BT announces free unlimited mobile data for families with no internet access amid calls for tech firms to do more to support students in lockdown
- BT says it will provide free mobile data through its EE network for students
- It is also offering Wifi vouchers to more than 5 million wireless data hotspots
- The firm will also ‘zero rate’ some educational websites making them free to visit
- The move comes amid calls for technology firms to do more to help pupils
BT will provide free unlimited mobile data to families that have no internet access to help children access online learning tools during the latest coronavirus lockdown.
The move follows calls from Labour leader Sir Keir Starmer and others for technology firms to do more to support students suddenly home-learning due to coronavirus lockdown measures and school closures.
As well as unlimited data, a number of educational websites will be ‘zero rated’ – requiring no mobile data – as part of the new ‘Lockdown Learning’ support scheme.
The telecom firm, which owns mobile operator EE, confirmed it would now offer free unlimited data to pupils in remote learning as part of a Government scheme.
BT is one of a number of providers offering an amount of mobile data allowance to pupils learning from home due to the ongoing coronavirus pandemic.
BT will provide free unlimited mobile data to families that have no internet access to help children access online learning tools during the latest coronavirus lockdown. Stock image
Technology firms have pledged to work with the Government to ensure schoolchildren are able to adequately study remotely after coming under pressure to improve access to data and devices during England’s latest lockdown.
The Government has said that more than one million laptops and tablets will be provided to pupils by the end of the academic year to help with remote study.
The BT scheme will also see free Wifi vouchers provided to schools and charities to allow disadvantaged pupils to access mobile hotspots around the country.
Internet and technology firms have been urged to do more to support schoolchildren forced to study at home during England’s new national lockdown.
There have been particular concerns raised about those from disadvantaged families who lack access to internet connections and devices.
Speaking to BBC Radio 4’s Today programme on Monday, Labour leader Sir Keir Starmer called for political pressure to also be brought to bear on tech firms to provide more free or subsidised data for children studying at home.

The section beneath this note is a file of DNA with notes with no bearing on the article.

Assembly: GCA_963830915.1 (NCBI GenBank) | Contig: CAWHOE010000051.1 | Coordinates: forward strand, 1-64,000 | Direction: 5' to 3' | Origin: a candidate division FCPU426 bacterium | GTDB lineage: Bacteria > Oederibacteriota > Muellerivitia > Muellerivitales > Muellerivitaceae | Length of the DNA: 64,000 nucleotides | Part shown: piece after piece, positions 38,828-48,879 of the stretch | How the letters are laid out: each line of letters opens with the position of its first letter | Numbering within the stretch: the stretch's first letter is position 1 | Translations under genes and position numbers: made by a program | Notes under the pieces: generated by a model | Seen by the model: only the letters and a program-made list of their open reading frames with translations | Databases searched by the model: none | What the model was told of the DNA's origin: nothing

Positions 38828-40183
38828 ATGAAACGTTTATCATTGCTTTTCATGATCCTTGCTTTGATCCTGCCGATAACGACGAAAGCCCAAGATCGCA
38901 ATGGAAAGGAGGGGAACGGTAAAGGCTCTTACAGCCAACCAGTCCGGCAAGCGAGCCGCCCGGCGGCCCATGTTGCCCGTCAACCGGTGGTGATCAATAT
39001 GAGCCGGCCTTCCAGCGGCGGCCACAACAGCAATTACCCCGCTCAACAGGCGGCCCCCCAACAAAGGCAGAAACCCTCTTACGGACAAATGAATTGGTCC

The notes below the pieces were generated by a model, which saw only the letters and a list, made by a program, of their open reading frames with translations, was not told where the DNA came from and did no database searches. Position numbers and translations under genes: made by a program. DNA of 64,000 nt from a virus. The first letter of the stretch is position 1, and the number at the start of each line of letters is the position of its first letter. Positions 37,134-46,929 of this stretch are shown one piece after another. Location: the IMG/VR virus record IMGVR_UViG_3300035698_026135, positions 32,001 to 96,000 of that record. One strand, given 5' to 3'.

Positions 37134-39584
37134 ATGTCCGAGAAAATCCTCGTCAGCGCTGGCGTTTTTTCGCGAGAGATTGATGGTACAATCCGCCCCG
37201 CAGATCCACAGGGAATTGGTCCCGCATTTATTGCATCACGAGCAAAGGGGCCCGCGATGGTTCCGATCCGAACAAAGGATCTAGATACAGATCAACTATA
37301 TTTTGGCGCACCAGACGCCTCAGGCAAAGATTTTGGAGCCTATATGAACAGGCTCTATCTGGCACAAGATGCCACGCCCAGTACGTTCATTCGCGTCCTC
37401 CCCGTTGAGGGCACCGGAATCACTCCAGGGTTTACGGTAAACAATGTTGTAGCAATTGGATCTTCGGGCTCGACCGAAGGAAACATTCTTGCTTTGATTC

‘Data is a big problem. Everybody needs to try and make this work and that includes the companies that can take away the charging for data,’ he said.
Mary Bousted, general secretary of the National Education Union (NEU), said it was down to the Prime Minister to push network operators to make data more affordable.
On Thursday, the Children’s Commissioner for England, Anne Longfield, said every child has the right to a good education.
Adding: ‘It is not acceptable that some children are unable to learn, through no fault of their own, because of a lack of technology, or because their home circumstances prevent them being able to work effectively.’
In recent days, a number of network operators who are part of the Department for Education’s (DfE) Get Help with Technology programme – which offers free mobile data to students – have taken steps to increase their allowances.
BT is one of a number of providers offering an amount of mobile data allowance to pupils learning from home due to the ongoing coronavirus pandemic. Stock image
Marc Allera, chief executive of the BT Group’s consumer division, said the firm wanted to ensure nobody was left behind while face-to-face teaching was on hold.
‘We’ve been working closely with the DfE since the start of the pandemic, to help get kids connected, and we’re now stepping up our partnership to offer unlimited data.;
He added that they were also working harder to get Wifi passes in the hands of families and children that need them the most.
‘We’re also aiming to zero-rate some of the most popular learning portals this month, to ensure critical learning can continue even when data access runs out. We’ll reveal more on this in the coming week.’
BT says it will also enhance its ‘Skills for Tomorrow’ service that provides free support and information on key digital skills to school children from 4-11 years old.
The firm also confirmed it will continue with its ‘social tariff’ aimed at low income families called BT Basic – a £10 a month fixed broadband and phone line service to help those on low incomes manage and meet their data needs.
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